16 thoughts on “See U Next Tuesday You Monster

  1. Just yesterday I was telling a friend precisely about this kind of experience…the sense of doom and fear that comes out of the forced rituals of childhood and youth, the way they linger.

    I’ve been in love with the same person for well over thirty years; the worst thing he’s ever said to me (when we were still ridiculously young) was “what do you want from me?” The answer was “nothing,” but I didn’t tell him that until about 19 years after he’d asked. Between the question being asked and the answer being given, many things had to happen. As a sixteen year-old I was ill-equipped to be clear, to be absolutely certain in my response. As an eighteen year-old, he wasn’t mature enough to realize that I could’ve asked the same thing. By the time we got married (many, many, many years and one failed marriage and two children with someone else later,) we were both in a position to tell the world (the one that had pressured us into insecurity and trepidation) to go fuck itself.

    Everything is fraught with semantics…and we inherited those, and we somehow adopted the anchor that comes attached to them. I hated the cards…I was often overlooked by the cards…the little box with the opening on top for people to parade around the classrooms and openly reject you by stopping, looking at your container, not even checking if they had a card for you, smiling smugly and walking by…that’s cruelty that we’ve allowed to have imposed on ourselves.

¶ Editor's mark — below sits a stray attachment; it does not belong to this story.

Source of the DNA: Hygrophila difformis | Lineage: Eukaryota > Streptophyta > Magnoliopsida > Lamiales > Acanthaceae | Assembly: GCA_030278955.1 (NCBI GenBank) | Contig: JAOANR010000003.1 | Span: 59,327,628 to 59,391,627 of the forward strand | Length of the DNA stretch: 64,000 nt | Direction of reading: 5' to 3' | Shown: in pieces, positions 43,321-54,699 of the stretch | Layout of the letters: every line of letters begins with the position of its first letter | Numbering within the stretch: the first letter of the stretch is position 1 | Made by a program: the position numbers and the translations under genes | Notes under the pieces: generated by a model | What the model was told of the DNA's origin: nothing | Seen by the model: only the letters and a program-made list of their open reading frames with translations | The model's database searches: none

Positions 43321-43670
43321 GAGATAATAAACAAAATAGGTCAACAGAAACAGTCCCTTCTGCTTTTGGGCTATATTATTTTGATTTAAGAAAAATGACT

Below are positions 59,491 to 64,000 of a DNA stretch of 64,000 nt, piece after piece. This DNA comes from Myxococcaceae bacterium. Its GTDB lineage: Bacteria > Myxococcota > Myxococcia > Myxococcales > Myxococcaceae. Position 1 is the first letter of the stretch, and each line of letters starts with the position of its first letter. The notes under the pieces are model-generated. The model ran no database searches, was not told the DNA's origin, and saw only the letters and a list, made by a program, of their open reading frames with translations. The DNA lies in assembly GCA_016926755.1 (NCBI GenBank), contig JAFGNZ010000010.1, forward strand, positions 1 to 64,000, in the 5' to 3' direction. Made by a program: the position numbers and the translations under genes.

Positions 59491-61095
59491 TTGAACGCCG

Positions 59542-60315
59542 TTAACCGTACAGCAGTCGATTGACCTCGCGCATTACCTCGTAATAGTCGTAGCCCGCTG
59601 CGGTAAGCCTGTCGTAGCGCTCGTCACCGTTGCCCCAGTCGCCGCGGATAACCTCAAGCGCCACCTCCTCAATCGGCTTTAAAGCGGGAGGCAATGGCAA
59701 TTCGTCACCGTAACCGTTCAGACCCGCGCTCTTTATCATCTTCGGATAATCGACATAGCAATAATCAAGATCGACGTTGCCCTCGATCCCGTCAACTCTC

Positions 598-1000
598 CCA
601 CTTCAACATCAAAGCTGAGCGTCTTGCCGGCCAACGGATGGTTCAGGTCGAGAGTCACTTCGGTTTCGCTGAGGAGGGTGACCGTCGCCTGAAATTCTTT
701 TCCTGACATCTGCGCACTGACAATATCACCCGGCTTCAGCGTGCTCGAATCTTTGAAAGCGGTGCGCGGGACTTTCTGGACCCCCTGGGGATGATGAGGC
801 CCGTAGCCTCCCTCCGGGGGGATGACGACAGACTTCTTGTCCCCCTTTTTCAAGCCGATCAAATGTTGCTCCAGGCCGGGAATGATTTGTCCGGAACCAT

The monster…I understand you. I have one of those. I stomp on it from time to time, along with the bluebird of happiness and hope that likes to chirp out of turn. I’d rather have the sturdy Dodo bird of “this is what it is and I am ok as I am” nesting in my household.

    Thanks for this post…and, please, know that some of us (even in the midst happy, healthy, blossoming relationships with truly amazing people) still carry a brown paper bag to either help with the hyperventilating or the sudden bouts of “monster rearing ugly head” that make us want to hurl.

  2. People can be so cruel.. and children the cruelist.

    I remember the mortification when all the girls in my class decided to corner my crush and tell him I loved him.. and forced him to say whether he liked me back. Of course he said no, and they all came back delighted that they could “console” me. It’s all an elaborate parody of life at that age.

    Rejection is a scary beast. I wish more of us could just let love in, and remind those around us how much they are loved, too. We all need it.